Top officials from Northern Virginia are making last-minute pleas to Gov. L. Douglas Wilder not to try to solve the state's budget crisis by cutting money the commonwealth sends to the region's local governments.

A letter sent Monday to Wilder from seven area mayors and board chairmen said that "reductions in state funding for schools, the mentally disadvantaged and social services . . . will result in local program cuts which we will not be able to absorb or restore."

Citing a recent comment by state Finance Secretary Paul W. Timmreck that Northern Virginia has been the locomotive pulling the rest of the state, the letter added, "We would have been most appreciative if he had gone on to say -- 'and as we all know the last thing we want to do when a locomotive is slowing down is to cut back on its fuel.' "

The letter is one in a series of last-ditch attempts by Northern Virginia politicians, who are facing budget and tax problems of their own, to persuade Wilder not to gore the region's ox when crafting a solution to the state's projected $1.4 billion, two-year budget shortfall. Wilder is scheduled to unveil his proposed remedies for Virginia's budget woes in a statewide television address tomorrow night.

The state money goes to "real people with real needs, and we're saying, 'Make sure the very vulnerable people are not placed at further risk because funds they desperately need are snatched away,' " said Arlington Board Chairman Albert C. Eisenberg, one of the signatories.

Fairfax Board Chairman Audrey Moore said the letter was a plea to Wilder "to remember these are cuts we are not in a position to restore . . . because we are in the same financial situation."

Others who signed the letter were Loudoun Board Chairman Betty W. Tatum, Prince William Board Chairman Robert L. Cole, Fairfax City Mayor John Mason, Manassas Park Mayor Melanie Jackson and Manassas Mayor John Weber.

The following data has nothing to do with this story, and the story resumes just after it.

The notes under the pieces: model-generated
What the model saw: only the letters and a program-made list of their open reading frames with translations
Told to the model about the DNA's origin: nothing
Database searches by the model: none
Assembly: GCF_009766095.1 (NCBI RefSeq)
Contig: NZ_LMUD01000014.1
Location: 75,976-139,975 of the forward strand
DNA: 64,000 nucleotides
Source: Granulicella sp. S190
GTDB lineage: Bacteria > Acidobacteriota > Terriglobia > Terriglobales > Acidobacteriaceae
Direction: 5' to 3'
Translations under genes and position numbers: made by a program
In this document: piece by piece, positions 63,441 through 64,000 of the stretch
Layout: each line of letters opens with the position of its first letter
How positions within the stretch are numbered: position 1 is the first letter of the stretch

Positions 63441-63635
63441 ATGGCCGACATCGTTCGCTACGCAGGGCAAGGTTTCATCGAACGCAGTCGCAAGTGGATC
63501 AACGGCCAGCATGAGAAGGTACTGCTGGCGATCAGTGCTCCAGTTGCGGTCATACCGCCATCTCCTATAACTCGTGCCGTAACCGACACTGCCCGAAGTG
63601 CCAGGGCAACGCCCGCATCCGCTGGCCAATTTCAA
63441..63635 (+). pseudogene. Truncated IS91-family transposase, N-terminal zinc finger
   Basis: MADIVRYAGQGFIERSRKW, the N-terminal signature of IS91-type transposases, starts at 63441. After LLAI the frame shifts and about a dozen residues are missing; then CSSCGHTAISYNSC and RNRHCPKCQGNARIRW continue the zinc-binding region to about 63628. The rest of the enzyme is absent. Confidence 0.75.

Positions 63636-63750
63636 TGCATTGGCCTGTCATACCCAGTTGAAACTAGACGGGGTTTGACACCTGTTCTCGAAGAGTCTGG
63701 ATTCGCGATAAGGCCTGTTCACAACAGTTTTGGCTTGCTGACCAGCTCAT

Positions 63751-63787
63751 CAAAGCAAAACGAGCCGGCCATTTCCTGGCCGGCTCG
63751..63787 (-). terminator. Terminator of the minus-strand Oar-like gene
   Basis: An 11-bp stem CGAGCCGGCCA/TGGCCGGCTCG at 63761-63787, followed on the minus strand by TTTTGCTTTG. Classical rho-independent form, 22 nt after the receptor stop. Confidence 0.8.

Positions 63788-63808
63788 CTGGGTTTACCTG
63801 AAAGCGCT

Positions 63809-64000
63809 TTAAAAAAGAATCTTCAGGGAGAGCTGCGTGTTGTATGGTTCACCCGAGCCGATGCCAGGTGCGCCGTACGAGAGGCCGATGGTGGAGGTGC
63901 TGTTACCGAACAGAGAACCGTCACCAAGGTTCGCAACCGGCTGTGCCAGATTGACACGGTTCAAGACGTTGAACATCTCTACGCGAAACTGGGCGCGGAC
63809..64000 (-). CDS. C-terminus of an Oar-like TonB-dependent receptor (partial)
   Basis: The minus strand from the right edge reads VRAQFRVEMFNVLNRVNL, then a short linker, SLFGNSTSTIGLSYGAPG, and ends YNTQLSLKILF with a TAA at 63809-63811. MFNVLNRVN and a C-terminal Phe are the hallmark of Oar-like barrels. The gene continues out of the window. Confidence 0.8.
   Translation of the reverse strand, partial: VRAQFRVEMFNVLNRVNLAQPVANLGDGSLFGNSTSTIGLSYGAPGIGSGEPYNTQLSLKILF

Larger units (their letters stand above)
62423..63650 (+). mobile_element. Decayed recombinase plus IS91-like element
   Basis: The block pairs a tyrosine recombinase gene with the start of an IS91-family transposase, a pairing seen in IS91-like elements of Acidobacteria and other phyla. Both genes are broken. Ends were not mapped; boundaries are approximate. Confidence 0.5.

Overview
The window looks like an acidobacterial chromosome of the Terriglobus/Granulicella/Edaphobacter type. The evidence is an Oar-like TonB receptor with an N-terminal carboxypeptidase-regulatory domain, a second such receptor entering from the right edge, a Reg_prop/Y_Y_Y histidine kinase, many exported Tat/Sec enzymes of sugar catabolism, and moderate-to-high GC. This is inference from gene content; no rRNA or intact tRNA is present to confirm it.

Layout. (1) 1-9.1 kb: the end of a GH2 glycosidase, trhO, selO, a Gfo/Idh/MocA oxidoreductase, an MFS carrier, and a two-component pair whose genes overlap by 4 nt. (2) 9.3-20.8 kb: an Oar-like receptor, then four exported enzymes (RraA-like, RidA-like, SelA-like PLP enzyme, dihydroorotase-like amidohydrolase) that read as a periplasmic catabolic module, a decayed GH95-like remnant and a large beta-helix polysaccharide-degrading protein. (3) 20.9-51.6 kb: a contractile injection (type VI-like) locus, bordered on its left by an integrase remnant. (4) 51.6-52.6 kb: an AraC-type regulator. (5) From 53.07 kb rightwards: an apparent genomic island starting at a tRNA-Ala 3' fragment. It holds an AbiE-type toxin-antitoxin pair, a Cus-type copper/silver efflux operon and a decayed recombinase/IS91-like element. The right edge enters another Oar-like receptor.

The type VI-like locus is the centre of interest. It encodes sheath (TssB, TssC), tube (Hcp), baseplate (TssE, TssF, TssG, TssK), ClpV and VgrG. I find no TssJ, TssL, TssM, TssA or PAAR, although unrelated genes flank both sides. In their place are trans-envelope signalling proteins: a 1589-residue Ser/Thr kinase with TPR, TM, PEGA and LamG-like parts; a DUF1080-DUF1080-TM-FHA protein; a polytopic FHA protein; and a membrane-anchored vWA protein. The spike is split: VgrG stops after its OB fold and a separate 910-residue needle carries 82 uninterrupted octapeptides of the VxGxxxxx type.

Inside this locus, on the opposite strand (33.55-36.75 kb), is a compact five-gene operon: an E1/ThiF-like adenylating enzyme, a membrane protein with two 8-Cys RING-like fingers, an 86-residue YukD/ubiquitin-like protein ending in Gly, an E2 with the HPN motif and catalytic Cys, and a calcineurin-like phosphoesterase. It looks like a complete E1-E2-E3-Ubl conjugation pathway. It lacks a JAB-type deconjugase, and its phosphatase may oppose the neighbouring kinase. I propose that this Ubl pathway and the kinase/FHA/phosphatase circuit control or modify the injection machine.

Eisenberg said one of the prime concerns of local officials is the possibility that the state may cut funds for the current fiscal year that local governments have already budgeted for programs and services. For instance, Northern Virginia localities could lose $10 million in fees collected at courthouses when land titles are filed. The fees, which local officials expected to begin receiving Jan. 1, are to be used for transportation and education.

"Our ability to plan for our financial future is hampered and disrupted by sudden shifts in money we have counted on from the state," Eisenberg said. "Even Arlington, with its strong economy, cannot be subjected to whipsaw budget policies."

Wilder spokeswoman Laura Dillard said the governor is "aware of and sensitive to the concerns of localities" and declined further comment pending his speech, which will air locally at 7 p.m. on WNVC (Channel 56) and WNVT (Channel 53).

In addition to the group letter, Alexandria Mayor James P. Moran Jr. sent a letter to Wilder, and Cole also sent a letter to his county's legislative delegation protesting expected cuts in state aid.

Noting that the region lost an estimated $36 million in state funding for the year that began July 1, Moran said in an interview yesterday, "It's so unfair and frustrating to be absorbing and making up for these state and federal cuts, and to have our taxpayers turn around and say, 'Ronald Reagan can cut our taxes, why can't you . . . . "